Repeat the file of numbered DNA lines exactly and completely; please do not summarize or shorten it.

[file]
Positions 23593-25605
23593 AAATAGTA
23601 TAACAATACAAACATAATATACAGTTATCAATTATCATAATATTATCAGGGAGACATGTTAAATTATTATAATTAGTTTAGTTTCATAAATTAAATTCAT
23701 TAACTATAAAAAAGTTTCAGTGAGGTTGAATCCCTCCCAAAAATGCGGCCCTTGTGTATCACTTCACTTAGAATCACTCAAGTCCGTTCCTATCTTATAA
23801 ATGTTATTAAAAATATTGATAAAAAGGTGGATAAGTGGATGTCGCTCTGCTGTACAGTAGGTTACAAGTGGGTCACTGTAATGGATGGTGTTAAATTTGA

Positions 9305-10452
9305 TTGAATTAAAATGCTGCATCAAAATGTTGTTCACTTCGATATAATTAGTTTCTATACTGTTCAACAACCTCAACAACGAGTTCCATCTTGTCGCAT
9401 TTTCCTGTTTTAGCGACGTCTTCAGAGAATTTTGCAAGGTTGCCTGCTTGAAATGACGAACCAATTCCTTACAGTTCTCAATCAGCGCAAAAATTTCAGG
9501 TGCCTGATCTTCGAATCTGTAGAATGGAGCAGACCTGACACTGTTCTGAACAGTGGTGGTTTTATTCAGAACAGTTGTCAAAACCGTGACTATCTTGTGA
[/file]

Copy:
Positions 23593-25605
23593 AAATAGTA
23601 TAACAATACAAACATAATATACAGTTATCAATTATCATAATATTATCAGGGAGACATGTTAAATTATTATAATTAGTTTAGTTTCATAAATTAAATTCAT
23701 TAACTATAAAAAAGTTTCAGTGAGGTTGAATCCCTCCCAAAAATGCGGCCCTTGTGTATCACTTCACTTAGAATCACTCAAGTCCGTTCCTATCTTATAA
23801 ATGTTATTAAAAATATTGATAAAAAGGTGGATAAGTGGATGTCGCTCTGCTGTACAGTAGGTTACAAGTGGGTCACTGTAATGGATGGTGTTAAATTTGA

Positions 9305-10452
9305 TTGAATTAAAATGCTGCATCAAAATGTTGTTCACTTCGATATAATTAGTTTCTATACTGTTCAACAACCTCAACAACGAGTTCCATCTTGTCGCAT
9401 TTTCCTGTTTTAGCGACGTCTTCAGAGAATTTTGCAAGGTTGCCTGCTTGAAATGACGAACCAATTCCTTACAGTTCTCAATCAGCGCAAAAATTTCAGG
9501 TGCCTGATCTTCGAATCTGTAGAATGGAGCAGACCTGACACTGTTCTGAACAGTGGTGGTTTTATTCAGAACAGTTGTCAAAACCGTGACTATCTTGTGA